How Retailers Can Manage This Holiday Season With High Demand and Limited Supply



With the holidays fast approaching, shoppers won't have the luxury of last-minute, late-night shopping this year. Globally, inventories are at an all-time low, making it nearly impossible to get your hands on the gift of your loved one's dreams before the holidays arrive.


So what's causing the supply chain problem, and what can businesses do to keep shelves stocked and customers happy this holiday season? Also, how might diverting energy away from assembly and supply line issues and turning attention to the customer ultimately mitigate this problem versus exacerbate it?




Where’s my stuff?!


Since vaccinations were made readily available in the United States and social distancing restrictions lifted, consumers returned to shopping full force. With the holidays approaching and the ease of online shopping, goods are being ordered for delivery faster than makers and suppliers can produce them.


At the front of the backlog are countries with less direct access to vaccines. Mandated lockdowns continue in countries like Vietnam and Indonesia, where large brands like Nike make most of their goods. This has been a massive hurdle for the company, whose delivery time jumped from 40 days to 80 days.


Surely once it’s shipped, it should get to customers quickly… right?


Not quite! COVID isn't the only key player in this supply chain nightmare. Once the products are made, getting them onto a shipping container is the next issue. The cost to book shipping containers from China to Europe increased 600% this year, and the cost to buy containers has nearly doubled. After navigating how to budget for the massive price increase, containers are loaded at their home port, only to wait in a giant queue for days or weeks before they have a space to pull into port and unload.


When it comes time to unload the cargo, the long-haul trucking workforce isn't there to move it. For roughly every 16 truckloads of shipments, there is only one truck available to ship the goods. Long-haul truckers are waiting for hours at congested ports making it more difficult to turnover trips efficiently. Pay in this industry has increased, but rather than gaining more drivers, trucking companies are finding that some drivers are using the increased income to cut back driving hours or are jumping from one company to the next, looking for bigger paychecks. Regardless of the situation, drivers are still logging long grueling hours to keep up with American consumer demand. Though President Biden recently directed the Port of Los Angeles to function 24/7, this bottleneck affects everyone from big-name retailers to your neighborhood taco stand. Limited demand means higher prices, which can be extremely difficult for smaller businesses that just barely made it through the last two years.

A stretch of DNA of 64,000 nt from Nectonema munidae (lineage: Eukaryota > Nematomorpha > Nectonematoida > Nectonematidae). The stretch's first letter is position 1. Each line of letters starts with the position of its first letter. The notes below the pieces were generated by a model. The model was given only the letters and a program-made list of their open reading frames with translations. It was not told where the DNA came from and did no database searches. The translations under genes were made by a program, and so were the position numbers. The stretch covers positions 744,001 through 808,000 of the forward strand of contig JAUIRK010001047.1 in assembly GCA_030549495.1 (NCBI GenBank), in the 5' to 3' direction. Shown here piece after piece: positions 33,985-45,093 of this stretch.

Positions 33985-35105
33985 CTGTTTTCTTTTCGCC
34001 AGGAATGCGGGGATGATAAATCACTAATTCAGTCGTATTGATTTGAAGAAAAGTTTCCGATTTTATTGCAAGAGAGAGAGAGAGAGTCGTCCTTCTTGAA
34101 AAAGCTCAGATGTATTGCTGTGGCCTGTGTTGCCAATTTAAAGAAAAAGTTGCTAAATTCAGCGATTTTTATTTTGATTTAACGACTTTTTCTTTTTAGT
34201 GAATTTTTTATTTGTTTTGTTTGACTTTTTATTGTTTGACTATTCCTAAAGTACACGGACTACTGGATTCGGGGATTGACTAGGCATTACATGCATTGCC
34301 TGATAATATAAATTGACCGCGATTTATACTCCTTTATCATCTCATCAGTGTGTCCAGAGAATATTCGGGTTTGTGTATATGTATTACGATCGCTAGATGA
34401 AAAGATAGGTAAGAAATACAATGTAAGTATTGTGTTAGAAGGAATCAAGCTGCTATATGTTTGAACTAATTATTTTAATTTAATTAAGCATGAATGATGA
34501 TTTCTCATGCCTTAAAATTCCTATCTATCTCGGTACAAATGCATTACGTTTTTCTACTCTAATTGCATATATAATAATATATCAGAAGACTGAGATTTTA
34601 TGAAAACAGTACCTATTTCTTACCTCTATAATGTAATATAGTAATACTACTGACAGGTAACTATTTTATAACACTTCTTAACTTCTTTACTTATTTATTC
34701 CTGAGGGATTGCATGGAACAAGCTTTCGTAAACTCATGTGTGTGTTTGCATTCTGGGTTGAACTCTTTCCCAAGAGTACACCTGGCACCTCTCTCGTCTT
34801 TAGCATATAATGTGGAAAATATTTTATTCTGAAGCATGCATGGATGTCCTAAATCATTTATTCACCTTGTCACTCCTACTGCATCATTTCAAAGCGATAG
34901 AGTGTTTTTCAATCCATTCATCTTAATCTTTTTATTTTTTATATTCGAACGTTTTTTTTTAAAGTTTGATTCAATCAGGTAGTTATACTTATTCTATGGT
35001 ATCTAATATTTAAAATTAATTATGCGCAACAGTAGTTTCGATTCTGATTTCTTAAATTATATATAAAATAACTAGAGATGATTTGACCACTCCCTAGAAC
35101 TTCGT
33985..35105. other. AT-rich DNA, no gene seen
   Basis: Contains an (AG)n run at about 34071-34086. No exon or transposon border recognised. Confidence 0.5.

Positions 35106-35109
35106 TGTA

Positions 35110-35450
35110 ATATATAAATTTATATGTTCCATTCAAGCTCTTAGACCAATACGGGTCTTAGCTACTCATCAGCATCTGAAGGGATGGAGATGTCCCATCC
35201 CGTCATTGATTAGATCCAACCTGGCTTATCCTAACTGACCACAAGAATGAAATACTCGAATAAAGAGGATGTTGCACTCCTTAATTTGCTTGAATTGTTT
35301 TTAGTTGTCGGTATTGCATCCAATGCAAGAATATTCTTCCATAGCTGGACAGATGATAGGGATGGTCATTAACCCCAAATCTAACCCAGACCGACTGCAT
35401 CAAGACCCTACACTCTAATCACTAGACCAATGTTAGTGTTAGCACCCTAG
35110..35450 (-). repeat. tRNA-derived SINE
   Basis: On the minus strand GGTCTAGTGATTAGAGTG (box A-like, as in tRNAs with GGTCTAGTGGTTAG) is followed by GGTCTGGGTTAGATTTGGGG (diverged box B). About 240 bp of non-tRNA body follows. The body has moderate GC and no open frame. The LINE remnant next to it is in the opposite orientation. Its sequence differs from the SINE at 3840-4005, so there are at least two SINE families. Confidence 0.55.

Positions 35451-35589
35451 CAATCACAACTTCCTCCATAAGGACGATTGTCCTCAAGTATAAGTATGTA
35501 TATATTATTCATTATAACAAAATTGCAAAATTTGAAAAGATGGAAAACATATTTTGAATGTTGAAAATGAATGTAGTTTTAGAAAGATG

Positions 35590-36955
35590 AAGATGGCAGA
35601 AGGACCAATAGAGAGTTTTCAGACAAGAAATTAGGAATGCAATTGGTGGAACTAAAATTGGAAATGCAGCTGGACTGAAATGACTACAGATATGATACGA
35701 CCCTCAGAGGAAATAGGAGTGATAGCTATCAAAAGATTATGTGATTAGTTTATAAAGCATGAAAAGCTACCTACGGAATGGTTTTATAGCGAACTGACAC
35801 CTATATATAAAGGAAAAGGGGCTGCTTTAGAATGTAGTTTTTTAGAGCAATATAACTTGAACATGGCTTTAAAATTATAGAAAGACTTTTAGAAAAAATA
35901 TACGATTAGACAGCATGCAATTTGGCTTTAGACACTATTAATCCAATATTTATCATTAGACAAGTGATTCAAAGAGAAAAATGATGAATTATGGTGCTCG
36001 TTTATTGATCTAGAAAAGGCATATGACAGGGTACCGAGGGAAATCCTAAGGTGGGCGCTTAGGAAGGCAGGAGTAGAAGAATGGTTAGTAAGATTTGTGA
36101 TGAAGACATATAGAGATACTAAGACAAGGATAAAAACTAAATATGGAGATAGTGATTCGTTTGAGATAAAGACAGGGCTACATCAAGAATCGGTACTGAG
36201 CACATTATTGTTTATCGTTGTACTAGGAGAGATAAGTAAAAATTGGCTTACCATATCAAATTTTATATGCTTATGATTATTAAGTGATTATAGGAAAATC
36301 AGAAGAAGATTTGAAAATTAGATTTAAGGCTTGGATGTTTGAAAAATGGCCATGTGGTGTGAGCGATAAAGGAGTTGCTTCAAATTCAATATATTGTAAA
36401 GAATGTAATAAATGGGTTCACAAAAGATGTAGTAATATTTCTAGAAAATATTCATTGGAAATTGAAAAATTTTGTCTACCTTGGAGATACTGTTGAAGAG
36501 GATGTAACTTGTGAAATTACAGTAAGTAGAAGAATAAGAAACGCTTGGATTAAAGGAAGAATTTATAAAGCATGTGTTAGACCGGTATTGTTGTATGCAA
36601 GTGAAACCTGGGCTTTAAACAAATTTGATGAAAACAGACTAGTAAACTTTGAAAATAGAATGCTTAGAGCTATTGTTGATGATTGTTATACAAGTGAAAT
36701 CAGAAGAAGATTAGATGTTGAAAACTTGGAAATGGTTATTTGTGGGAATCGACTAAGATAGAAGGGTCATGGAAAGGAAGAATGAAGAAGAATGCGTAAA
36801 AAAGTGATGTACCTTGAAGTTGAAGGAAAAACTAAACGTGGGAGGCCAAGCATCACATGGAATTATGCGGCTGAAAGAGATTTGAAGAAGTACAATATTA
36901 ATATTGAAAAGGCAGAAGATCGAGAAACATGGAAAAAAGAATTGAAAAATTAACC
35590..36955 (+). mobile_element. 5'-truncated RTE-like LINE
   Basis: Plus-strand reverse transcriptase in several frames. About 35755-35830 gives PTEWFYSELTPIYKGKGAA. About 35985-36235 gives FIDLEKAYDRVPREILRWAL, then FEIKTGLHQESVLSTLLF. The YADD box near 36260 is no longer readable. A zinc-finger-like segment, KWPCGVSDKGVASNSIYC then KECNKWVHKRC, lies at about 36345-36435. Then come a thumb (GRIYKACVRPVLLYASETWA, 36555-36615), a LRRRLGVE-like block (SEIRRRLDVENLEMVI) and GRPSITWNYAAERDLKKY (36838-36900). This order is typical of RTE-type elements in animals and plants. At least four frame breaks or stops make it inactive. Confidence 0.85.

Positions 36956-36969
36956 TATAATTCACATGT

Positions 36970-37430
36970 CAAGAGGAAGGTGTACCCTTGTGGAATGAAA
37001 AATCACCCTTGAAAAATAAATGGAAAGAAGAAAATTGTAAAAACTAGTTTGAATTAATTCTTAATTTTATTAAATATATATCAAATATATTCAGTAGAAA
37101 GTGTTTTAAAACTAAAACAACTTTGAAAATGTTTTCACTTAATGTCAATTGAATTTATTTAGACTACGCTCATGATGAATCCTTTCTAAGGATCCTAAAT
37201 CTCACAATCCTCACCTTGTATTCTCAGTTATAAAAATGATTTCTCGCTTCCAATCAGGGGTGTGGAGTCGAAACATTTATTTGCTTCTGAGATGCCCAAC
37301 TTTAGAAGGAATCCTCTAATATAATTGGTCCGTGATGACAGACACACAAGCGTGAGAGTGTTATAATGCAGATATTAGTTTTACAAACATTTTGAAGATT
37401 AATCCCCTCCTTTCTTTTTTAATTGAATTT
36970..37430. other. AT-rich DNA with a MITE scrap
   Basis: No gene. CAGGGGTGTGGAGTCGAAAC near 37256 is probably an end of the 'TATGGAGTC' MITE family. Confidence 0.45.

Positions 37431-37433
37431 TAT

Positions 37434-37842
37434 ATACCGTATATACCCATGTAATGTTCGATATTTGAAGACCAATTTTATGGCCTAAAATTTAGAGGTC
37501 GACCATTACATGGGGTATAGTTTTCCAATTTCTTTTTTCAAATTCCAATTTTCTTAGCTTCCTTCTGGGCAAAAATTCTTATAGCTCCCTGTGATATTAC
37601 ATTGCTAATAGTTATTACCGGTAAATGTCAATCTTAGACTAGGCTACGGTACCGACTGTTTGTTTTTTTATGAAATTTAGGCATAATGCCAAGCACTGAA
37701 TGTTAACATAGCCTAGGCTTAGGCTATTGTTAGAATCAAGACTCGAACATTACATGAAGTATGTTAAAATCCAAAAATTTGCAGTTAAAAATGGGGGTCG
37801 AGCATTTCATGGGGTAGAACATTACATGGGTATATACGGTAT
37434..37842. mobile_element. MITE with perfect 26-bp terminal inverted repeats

Ok, my products are on shelves - my customers will be happy now!


Well, even when products make it to store shelves in time for the Holidays, small businesses and private parties are finding hiccups and price hikes with national shippers, including USPS, FedEx, and UPS. Recently, USPS decided to slow down first-class mail, raise prices, and use more ground transportation than air, stating that it will ultimately boost their revenue while increasing the on-time delivery rate from 88% to an expected 95%. Yet, most experts predict this change will discourage people from using USPS and result in slower shipping times than in the 1970s. In addition, UPS and FedEx have also had to raise shipping costs to deal with high demand and their supply chain bottlenecks.


So how can retailers navigate these treacherous waters? Let's take a look.

Step up your communication game


  • If people feel heard, valued, and like their situation matters to you, they will give you and your company more space and time to get things back on track. If you respond to their frustration with, "I'm sorry I can't help you," you will surely lose that customer. So have a department or branch ready when the calls start coming in. If your business is smaller, pick a point person who can handle these concerns with care and consideration. Remember that not every consumer is up to date on the latest supply chain news. It will become your team's responsibility to gently and professionally educate buyers who might have no idea what's going on.


  • Check your social channels. Customers regularly bring up concerns across different social media platforms about online retailers they purchased from. Conversational commerce is becoming a popular way to shop on Instagram, Twitter, and Facebook. Be on the lookout for comments or issues that show up on these channels and unintentionally fall through the cracks. Address your customers on social media in the same professional way you would in person, and take it offline if things escalate.